Price: The prices are reasonable overall with most items available under $10 which plays very nicely into the hands of the typical Jewish family. 8.5 Hamburgers.

Monday, May 01, 2006

Just thought I'd let you know, for those of you who are in the D.C. metro area, there is a new service opening up - Capital Kosher - wherein they will deliver your food to you. This is akin to the Peapod service that the supermarket offers, but in the Kosher style. L'Chaim!!

Thursday, February 23, 2006

The Knishe Shoppe - 9.6/10 Hamburgers

The Knishe Shoppe is small, but carries a hefty punch. It’s not a place that you would want to take your whole family to eat, but for a nice third or fourth date, it’s decent. The Knishe Shoppe is truly a diamond in the rough for subs.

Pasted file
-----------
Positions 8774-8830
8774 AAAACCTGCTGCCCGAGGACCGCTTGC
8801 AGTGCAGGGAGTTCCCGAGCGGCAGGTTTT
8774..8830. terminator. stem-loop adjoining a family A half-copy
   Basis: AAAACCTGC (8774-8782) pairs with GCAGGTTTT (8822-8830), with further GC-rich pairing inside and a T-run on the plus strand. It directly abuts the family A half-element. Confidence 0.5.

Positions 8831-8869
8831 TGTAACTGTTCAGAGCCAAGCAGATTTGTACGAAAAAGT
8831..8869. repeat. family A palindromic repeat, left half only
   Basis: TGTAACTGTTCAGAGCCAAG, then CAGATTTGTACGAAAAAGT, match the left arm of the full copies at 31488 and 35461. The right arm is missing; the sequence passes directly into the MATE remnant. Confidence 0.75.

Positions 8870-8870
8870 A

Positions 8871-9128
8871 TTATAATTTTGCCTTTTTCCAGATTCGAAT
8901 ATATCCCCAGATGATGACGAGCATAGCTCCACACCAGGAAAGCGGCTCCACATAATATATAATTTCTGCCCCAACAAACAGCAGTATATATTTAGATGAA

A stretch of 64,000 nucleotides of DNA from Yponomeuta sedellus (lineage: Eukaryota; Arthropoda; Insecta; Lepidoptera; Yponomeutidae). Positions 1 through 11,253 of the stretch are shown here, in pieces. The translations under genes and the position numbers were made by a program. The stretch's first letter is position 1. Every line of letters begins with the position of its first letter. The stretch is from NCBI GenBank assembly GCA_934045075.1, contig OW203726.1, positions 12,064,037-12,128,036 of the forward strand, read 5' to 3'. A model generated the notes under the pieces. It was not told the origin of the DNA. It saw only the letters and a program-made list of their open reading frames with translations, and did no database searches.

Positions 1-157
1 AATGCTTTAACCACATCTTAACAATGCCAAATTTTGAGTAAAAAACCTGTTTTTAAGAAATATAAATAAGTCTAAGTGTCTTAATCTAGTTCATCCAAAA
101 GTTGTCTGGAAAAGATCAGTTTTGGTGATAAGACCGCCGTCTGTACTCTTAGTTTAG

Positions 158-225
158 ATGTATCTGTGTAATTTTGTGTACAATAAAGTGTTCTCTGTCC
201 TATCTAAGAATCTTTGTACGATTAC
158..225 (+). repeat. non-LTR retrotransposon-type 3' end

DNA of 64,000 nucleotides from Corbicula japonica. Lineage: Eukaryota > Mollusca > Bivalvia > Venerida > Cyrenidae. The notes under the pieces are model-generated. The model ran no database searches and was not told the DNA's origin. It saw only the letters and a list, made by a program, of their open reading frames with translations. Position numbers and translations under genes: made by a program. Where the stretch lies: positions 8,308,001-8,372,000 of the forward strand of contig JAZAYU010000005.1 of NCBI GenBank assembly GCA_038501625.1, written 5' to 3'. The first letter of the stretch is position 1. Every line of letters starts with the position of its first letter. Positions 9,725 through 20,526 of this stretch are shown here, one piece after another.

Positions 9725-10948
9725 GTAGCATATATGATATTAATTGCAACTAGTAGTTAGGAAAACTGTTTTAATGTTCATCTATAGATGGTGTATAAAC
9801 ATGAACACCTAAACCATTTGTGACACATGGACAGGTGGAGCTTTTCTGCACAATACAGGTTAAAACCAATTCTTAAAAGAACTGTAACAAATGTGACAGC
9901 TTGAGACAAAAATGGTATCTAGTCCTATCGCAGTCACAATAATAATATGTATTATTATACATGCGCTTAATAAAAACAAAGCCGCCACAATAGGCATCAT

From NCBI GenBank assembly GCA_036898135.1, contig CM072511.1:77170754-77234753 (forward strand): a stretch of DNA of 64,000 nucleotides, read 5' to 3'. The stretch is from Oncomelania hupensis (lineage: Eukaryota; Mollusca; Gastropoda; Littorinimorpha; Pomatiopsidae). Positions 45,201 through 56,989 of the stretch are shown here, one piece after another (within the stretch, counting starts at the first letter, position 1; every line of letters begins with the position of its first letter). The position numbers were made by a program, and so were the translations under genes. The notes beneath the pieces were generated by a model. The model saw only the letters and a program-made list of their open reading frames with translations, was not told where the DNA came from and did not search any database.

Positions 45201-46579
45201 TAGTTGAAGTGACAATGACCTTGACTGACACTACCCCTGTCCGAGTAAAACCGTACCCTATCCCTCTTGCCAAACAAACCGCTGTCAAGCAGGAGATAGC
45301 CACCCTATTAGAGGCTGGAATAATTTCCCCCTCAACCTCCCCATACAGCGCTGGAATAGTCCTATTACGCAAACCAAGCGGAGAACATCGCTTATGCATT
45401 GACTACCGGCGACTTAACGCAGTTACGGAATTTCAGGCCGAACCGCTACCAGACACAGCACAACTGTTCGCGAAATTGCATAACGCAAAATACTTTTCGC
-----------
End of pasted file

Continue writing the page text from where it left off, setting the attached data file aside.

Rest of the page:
Food Quality: The Knishe Shoppe is renown for its subs. There are several types of bread to choose from, but the best is clearly the sourdough bread. Bread is made fresh daily, and repeatedly throughout the day. You can always count on a fresh loaf of bread when you go. I’ve never had a stale sandwich at the Knishe Shoppe, and I’ve been eating there regularly for several years. The meat is always fresh as well. Comparing the meat to other places like 7 Mile and Accents, the meat is tasty and fresh. Again, I’ve never had a bad sub at the Knishe shoppe. In fact, we used the Knishe Shoppe for our Super Bowl party, and was quite pleased. The 3 foot sub came on a large wooden plate and was stacked with a variety of meats, vegetables. The bread itself was custom ordered from New York, and the sub was appetizing to all the guests, who offered their praises. However, the other items served, including fried chicken, hotdog rolls, and beef, are not quite as tasty. On several occasions, the fried chicken has not been tender, and has hinted at sitting around for some time. For the subs alone, I give this place 10 hamburgers. If you were going to eat something other than a sub, I’d give the food quality 7 hamburgers